Luthien came to the Isle of Werewolves with Huan the Hound to rescue Beren. Sauron heard her singing and he sent wolves to capture her, but Huan slew them all including the greatest, Draugluin, who reported back to Sauron before he died. Then Sauron himself came in the form of a terrible werewolf. Huan leaped aside in fear, but Luthien cast her enchanted cloak over Sauron's eyes and Huan attacked him.
During the long struggle, Sauron changed his shape from a werewolf to a serpent and back to his own form. But Huan pinned him down and Luthien demanded that he surrender the Isle of Werewolves to her or she would send him bodiless back to Morgoth. At last Sauron gave up. Luthien rescued Beren and they continued the quest for the Silmaril, ultimately succeeding at great cost.
Sauron fled the Isle of Werewolves in the form of a vampire. He had been wounded by Huan and blood dripped from his throat. Sauron went to the forest of Taur-nu-Fuin and dwelled there for a time, filling it with horror.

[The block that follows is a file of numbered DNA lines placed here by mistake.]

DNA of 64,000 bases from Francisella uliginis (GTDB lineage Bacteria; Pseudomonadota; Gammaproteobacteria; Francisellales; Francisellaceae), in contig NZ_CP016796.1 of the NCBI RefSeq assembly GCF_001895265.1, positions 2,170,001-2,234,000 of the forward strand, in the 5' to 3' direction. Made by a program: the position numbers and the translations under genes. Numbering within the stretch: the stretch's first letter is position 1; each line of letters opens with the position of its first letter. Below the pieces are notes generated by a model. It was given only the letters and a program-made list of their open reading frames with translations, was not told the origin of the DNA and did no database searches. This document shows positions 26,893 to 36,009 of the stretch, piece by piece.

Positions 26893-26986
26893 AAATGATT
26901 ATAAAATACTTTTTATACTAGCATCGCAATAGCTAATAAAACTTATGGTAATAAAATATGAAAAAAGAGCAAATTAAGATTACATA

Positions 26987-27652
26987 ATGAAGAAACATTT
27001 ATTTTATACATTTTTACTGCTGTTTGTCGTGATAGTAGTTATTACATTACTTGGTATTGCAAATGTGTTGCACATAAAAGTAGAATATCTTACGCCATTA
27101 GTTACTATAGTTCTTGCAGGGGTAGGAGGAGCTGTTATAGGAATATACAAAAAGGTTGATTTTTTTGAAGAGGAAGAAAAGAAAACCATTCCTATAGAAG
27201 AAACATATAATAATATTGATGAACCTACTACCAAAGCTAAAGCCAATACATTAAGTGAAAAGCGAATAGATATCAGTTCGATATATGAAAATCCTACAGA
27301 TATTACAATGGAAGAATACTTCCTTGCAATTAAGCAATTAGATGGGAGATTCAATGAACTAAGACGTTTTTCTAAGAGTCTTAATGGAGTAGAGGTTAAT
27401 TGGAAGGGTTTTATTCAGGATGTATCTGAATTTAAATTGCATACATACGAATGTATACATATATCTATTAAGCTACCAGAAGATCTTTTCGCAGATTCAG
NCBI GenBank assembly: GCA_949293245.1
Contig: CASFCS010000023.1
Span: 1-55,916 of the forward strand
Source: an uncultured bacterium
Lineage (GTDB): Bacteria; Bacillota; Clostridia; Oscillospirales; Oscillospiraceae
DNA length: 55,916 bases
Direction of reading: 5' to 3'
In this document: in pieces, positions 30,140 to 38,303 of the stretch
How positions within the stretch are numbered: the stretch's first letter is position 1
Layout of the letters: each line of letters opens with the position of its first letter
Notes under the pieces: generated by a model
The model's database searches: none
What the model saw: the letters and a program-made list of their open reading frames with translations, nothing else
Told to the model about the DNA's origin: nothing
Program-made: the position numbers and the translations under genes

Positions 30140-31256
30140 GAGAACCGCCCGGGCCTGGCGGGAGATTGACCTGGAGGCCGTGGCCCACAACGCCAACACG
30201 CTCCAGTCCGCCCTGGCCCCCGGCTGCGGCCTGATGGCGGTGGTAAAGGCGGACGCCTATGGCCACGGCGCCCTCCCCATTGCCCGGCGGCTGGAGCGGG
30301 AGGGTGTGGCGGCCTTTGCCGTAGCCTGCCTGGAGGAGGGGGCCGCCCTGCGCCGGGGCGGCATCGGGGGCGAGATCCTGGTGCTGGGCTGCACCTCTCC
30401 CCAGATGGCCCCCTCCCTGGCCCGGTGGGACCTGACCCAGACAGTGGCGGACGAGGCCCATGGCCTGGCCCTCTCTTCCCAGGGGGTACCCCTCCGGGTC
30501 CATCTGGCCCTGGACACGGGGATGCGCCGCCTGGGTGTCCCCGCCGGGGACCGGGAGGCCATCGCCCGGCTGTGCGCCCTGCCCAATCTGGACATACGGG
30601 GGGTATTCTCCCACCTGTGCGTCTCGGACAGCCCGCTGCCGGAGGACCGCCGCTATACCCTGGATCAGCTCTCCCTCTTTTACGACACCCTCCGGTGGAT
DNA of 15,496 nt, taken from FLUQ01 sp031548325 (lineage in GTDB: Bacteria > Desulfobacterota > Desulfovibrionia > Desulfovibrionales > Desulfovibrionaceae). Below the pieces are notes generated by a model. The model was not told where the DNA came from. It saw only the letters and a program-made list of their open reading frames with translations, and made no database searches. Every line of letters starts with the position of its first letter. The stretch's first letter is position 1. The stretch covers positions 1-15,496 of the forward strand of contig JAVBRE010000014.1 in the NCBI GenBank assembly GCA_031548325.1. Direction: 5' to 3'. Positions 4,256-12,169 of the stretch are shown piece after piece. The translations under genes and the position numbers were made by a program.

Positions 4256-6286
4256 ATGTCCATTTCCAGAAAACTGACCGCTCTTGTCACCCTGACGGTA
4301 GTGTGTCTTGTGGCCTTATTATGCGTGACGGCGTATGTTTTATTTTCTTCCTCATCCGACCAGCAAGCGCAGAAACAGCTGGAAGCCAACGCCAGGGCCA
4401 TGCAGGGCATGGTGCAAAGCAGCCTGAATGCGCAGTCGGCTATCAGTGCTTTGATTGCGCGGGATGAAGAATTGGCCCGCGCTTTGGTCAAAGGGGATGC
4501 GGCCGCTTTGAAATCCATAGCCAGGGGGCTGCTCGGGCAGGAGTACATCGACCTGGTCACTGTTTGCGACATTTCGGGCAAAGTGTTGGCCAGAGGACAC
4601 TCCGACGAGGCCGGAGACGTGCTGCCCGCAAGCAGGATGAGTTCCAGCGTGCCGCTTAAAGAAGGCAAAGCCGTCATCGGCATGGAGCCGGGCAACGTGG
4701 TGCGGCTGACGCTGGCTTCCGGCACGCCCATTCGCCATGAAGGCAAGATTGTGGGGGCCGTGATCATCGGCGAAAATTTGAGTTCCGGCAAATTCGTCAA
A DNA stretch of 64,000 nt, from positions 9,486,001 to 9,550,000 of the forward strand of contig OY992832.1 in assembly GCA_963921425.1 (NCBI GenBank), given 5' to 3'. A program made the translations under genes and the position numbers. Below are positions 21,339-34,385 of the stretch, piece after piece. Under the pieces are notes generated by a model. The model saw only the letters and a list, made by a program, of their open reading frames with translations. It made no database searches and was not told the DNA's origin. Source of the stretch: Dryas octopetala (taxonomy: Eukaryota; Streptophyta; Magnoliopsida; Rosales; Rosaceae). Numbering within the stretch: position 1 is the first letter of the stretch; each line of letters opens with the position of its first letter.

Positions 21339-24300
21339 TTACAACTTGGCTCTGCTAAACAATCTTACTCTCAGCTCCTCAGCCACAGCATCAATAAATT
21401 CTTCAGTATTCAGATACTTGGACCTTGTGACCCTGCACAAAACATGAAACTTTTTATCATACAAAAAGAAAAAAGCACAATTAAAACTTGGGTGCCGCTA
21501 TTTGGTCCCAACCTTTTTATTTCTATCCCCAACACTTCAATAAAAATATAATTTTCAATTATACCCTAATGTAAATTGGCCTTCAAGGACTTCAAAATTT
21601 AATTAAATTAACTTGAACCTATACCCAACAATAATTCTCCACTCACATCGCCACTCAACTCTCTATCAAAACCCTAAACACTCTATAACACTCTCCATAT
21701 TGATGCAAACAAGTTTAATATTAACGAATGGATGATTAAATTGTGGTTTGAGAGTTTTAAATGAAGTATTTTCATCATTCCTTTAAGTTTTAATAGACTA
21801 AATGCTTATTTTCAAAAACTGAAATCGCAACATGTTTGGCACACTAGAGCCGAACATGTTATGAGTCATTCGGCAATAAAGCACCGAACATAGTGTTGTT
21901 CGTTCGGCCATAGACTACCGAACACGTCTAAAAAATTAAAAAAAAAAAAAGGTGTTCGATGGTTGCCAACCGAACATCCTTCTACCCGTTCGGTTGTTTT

At the end of the First Age, Morgoth
was defeated by the Host of the Valar in the War
of Wrath. Morgoth was banished from the world forever and was cast
into the Void. After the war, Sauron feared the wrath of the Valar and
he came forth in a fair form and renounced his evil deeds to Eonwe, the
herald of the Vala Manwe. Eonwe told Sauron that he must go to the Undying
Lands to be judged by Manwe. But Sauron was ashamed and humiliated and
he wanted to escape punishment, so he fled and continued his evil ways.
The Second Age:
Around the year 500 of the Second Age, Sauron began to increase his power. He believed that the Valar had forsaken Middle-earth after the War of Wrath and he had plans to conquer it for himself. Unlike Morgoth, Sauron sought not to destroy the peoples of Middle-earth but to rule and control them, and in this way Sauron was wiser than his master had been.
In the lands of the far east and south, Sauron corrupted many Men and they turned to evil. Sauron found Men easy to ensnare, but he feared the Men of Numenor who were descended from the Men who had joined forces with the Elves against Morgoth in the First Age. The Numenoreans had begun exploring the coasts of Middle-earth and Sauron did not yet dare to move against them.